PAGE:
yuan per day while their Chinese counterparts are paid 50 yuan or more a day for the same kind of work. Some defectors are working more than full-time just for food and shelter, with no payment. At worst, their employers refuse to pay them and threaten to report them for illegal residence.
The second condition that North Korean defectors have to meet is physical protection. Those who go to Russia no longer have to run for their life from the police but the situation is different in China. In China they have to be alert not to be detected and arrested by the police. If they are arrested they are deported to North Korea, where they and their families may be tortured or even put to death. Thus they utilise various tactics not to be arrested. One tactic is to live in the mountains. In fact, many North Korean defectors are known to live in makeshift camps and ‘mud caverns’ near the tops of mountains so that they can watch the police coming from below and run away. Another tactic is, as mentioned already, to move farther from the Yanbian area.
Apart from the problems of economic and physical security, North Korean defectors suffer from various psychological problems. First, they live in constant fear of arrest and repatriation. This fear is different from irregular workers of other nationalities in that North Korean defectors would be treated as national traitors. They would be humiliated, tortured, sent to prison or even executed in pubic. Another type of psychological problem they frequently face is prejudice from local residents. The Chinese tend to treat North Korean defectors as if they are beggars. Prejudice and discrimination appear to be more deeply felt by North Korean women. The local Chinese think that North Korean women are women of easy virtue, willing to ‘throw their bodies for a night for a bowl of rice’ (Good Friends, 1999).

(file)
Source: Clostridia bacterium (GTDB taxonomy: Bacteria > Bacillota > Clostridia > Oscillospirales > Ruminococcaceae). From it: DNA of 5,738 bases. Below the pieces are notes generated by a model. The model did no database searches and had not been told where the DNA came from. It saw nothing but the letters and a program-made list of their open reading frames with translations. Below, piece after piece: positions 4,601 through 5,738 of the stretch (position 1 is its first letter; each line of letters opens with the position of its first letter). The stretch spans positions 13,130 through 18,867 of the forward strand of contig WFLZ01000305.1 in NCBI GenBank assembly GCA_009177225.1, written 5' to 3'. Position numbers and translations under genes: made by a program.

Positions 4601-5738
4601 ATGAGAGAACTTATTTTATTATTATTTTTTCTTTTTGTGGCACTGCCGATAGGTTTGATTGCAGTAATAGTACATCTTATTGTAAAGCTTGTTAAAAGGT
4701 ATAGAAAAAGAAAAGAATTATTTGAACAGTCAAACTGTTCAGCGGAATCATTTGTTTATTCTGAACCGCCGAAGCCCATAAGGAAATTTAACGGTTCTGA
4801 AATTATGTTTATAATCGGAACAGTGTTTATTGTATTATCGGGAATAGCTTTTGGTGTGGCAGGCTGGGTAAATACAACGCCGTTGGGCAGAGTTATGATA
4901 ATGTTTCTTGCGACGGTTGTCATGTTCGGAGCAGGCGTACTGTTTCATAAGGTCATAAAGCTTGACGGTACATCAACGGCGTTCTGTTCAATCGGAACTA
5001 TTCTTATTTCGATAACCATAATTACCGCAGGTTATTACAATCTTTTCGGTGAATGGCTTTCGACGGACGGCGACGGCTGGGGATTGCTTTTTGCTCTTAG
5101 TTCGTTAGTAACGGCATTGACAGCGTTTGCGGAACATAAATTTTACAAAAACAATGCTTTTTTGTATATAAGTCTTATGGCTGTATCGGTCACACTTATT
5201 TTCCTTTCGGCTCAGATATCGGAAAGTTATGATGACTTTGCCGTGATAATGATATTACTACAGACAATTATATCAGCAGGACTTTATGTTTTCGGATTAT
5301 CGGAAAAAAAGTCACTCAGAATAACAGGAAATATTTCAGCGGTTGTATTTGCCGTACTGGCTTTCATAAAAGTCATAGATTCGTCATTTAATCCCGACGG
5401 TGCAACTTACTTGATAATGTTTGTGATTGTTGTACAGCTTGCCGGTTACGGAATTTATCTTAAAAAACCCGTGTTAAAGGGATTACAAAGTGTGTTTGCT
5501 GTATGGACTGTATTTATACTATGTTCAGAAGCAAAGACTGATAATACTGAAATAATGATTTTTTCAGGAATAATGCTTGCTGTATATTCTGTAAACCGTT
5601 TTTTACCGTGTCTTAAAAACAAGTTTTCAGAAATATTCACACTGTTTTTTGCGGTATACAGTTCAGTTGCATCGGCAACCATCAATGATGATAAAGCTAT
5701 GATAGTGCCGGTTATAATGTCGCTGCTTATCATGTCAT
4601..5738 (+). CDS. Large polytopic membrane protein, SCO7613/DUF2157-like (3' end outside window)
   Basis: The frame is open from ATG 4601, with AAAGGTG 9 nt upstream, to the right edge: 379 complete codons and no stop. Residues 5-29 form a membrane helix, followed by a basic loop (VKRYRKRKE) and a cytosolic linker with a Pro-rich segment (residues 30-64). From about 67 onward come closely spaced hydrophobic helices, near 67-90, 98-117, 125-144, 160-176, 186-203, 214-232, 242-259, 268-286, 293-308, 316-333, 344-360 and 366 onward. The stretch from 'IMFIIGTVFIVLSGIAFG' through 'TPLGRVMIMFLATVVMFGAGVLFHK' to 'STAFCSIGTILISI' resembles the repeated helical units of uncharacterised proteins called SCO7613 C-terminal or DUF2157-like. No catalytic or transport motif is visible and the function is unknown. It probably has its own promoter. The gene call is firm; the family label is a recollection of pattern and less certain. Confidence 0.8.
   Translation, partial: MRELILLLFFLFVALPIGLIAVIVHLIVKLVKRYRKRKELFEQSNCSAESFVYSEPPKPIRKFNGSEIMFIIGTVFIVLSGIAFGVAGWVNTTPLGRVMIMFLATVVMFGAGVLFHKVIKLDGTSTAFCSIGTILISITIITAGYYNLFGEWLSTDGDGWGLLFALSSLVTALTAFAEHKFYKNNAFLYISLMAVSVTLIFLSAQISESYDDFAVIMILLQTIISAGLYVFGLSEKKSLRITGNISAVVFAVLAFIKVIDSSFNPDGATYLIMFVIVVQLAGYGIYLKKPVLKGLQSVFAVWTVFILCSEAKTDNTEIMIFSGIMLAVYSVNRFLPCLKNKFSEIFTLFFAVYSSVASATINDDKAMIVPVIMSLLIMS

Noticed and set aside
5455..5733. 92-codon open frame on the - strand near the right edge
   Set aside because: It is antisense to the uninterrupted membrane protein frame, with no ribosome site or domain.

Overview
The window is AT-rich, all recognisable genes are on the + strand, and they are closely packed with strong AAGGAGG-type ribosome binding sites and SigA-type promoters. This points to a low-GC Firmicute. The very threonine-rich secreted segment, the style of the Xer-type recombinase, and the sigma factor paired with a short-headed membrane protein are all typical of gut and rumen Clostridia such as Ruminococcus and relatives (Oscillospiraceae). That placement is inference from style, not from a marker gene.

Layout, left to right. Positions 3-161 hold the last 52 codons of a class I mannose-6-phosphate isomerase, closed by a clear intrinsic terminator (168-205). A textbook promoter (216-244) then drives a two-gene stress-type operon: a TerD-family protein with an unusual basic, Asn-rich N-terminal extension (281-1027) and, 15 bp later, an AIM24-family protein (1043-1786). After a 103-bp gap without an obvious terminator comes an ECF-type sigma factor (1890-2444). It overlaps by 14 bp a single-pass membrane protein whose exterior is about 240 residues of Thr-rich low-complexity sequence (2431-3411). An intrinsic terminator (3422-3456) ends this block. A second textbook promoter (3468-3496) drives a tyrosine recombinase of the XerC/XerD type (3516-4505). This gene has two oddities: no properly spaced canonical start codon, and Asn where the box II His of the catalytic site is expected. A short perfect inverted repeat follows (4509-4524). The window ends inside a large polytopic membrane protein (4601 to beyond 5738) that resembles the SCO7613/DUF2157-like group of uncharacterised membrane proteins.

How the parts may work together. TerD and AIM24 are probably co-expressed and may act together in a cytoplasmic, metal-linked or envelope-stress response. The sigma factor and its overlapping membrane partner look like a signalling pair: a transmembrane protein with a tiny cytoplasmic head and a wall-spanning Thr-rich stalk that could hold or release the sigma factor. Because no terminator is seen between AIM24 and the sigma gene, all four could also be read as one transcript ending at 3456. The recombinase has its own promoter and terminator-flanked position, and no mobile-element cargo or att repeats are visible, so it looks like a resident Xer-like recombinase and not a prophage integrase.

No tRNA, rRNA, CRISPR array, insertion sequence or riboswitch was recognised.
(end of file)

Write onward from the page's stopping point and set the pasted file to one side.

Most North Korean defectors living in China appear to be exhausted both physically and psychologically. This suggests that they are more vulnerable to any type of illness. First, caring much about their health is a ‘luxury’. They have to care more about how to feed and protect themselves. Second, they are more likely to form casual relationships. Many of them may not have enduring sexual partners, since they have to keep moving. This suggests that they are more likely to have increased vulnerability to HIV.
The vulnerability of North Koreans would come also from their status of being a defector. Even if they suspected that they were infected with HIV, they would hesitate to report to health authorities. Though the Chinese health care system is well developed, most defectors would not be able to afford to pay the hospital fees. More importantly, they could be afraid of being reported by the hospital staff. In fact, North Korean defectors say that they never go to hospital. Instead, they go to the local pharmacy and ask for medication they believe to be effective. This is especially so in the Yanbian area, where the police are more active in search of defectors.